What can leaders can do to ease the fear of returning to work after Covid?
Many people are dreading the return to work: the commute, unnecessary in-person meetings, sitting a cubicle, eating lunch at their desk…
For over a year, public health messaging has been that the safest place to be is your home, so it is hard to turn off that messaging just because your cubicle wants you back. Only 44% of workers are comfortable going to a workplace outside their homes. 2/3 thirds have anxiety over returning to work.
Some of the reasons for this anxiety are:
- Fear of infection
- Many households have someone who is vulnerable to Covid due to underlying health issues
- In the midst of grieving
- 600,000+ people died of Covid, which means many more of us are still adjusting to life without a family member compared to a non-pandemic time
- Distrust of medical institution recommendations
- Changing science recommendations as we learned more about the virus, plus a history of inadequate care for Black and Brown people, lead some to distrust any recommendations, including the Covid vaccine
- Daycare shortage
- Many in-home daycares went out of business, and large centers are having trouble hiring staff
- Isolation = depression
- The isolation needed for the pandemic could have led to undiagnosed or unidentified depression, so for some, anxiety about returning to work may be a symptom of something larger
- Resistance to change
- Always a certain percentage of people who just do not want change or are not sure what they want their post-pandemic normal to be – Read more about this in the article Yes, We are There! Or Are We There Yet?
Many people are voting with their feet by leaving jobs that are requiring them to transition back to the cube lifestyle and choosing jobs that offer a more flexible hybrid model or to not work at all.
While many decisions about the transition back to the office are made by the organization, many of those decisions focus on the physical environment: protective plexiglass, higher cube walls, new barriers, mask rules, installation of numerous sanitizer dispensers, reduced room occupancy rate, temperature screenings, etc.
This means that supervisors and managers need to focus on the emotional needs and recognize the true trauma that many faced and are still facing because of the pandemic. While many leaders may feel that handling staff emotions falls outside their roles, research will tell you that that employees who feel their concerns and well-being are being addressed by employers are far, far less likely to seek new employment. And, having flexible policies to accommodate the transition will help you hire all those people leaving their inflexible roles.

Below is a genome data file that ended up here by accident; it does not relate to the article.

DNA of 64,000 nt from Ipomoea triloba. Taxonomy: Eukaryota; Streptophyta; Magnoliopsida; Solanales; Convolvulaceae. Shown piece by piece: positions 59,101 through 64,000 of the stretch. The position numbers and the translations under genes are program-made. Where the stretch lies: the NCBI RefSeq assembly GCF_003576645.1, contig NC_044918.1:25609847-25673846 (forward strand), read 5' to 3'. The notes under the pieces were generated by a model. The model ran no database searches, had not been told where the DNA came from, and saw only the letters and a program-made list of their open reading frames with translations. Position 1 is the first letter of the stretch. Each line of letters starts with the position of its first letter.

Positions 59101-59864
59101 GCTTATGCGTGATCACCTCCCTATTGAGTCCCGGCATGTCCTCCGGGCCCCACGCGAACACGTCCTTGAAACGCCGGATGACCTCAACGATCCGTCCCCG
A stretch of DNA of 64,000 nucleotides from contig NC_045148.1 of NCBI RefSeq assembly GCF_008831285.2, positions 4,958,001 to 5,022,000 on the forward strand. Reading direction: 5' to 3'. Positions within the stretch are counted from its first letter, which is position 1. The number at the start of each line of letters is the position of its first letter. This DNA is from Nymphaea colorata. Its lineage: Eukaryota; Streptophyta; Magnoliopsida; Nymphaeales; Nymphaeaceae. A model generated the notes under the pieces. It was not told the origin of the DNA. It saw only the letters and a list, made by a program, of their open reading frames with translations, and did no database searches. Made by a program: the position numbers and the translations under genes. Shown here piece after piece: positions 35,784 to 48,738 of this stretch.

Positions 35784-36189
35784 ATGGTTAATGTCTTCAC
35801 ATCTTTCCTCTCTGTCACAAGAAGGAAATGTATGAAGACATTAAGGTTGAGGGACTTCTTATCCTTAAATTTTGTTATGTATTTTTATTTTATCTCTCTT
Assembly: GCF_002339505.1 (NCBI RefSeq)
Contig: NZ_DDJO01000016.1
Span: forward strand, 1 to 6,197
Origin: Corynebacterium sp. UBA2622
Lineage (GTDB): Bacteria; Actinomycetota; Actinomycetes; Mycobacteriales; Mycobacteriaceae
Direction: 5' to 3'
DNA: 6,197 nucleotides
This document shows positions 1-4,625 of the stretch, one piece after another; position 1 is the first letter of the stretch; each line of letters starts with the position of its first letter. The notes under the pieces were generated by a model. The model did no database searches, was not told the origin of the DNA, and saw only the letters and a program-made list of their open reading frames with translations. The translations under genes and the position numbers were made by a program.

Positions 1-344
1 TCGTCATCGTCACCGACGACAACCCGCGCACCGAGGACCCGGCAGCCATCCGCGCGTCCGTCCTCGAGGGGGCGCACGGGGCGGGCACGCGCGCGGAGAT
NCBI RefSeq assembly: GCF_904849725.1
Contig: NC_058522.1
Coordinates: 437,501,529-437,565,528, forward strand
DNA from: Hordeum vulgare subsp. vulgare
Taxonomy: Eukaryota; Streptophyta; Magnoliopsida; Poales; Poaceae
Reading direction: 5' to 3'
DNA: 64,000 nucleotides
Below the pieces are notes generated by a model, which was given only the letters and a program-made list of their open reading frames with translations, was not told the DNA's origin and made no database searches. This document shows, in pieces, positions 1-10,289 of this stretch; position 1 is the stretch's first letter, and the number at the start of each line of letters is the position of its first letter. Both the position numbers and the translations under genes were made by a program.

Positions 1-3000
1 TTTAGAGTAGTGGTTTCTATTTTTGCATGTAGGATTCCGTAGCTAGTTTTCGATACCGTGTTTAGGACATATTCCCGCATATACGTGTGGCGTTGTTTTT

Five Actions for Leaders to Manage Return-to-Work Phobia After Covid
- Proactively address concerns with your individual team members:
- When you sense or hear statements that relate to Return-to-Work anxiety, have a conversation with the person and ask that person to bring the root cause and suggestions for addressing it to you.
- If someone proactively brings up concerns, be honest and sincere about finding solutions within the organization’s policies.
- Remind employees about Employee Assistance Programs.
- Encourage employees to know and pay attention to their own stress warnings: clenched jaw, quick breathing, fidgeting, neck or shoulder pain, etc.
- Rethink your communication plan:
- Clearly communicate the organization’s return-to-work expectations to your staff. Even if the organization sends a mass message, reiterate what that means for your team.
- If the organization’s expectations are not clear to you, request more communication from your own leadership.
- Update frequently. We are still in a time of new information and new guidelines; keep updating as necessary.
- If you have some people still working from home, make sure you include them in all communications. One of the biggest complaints from remote workers is lack of information from their leaders.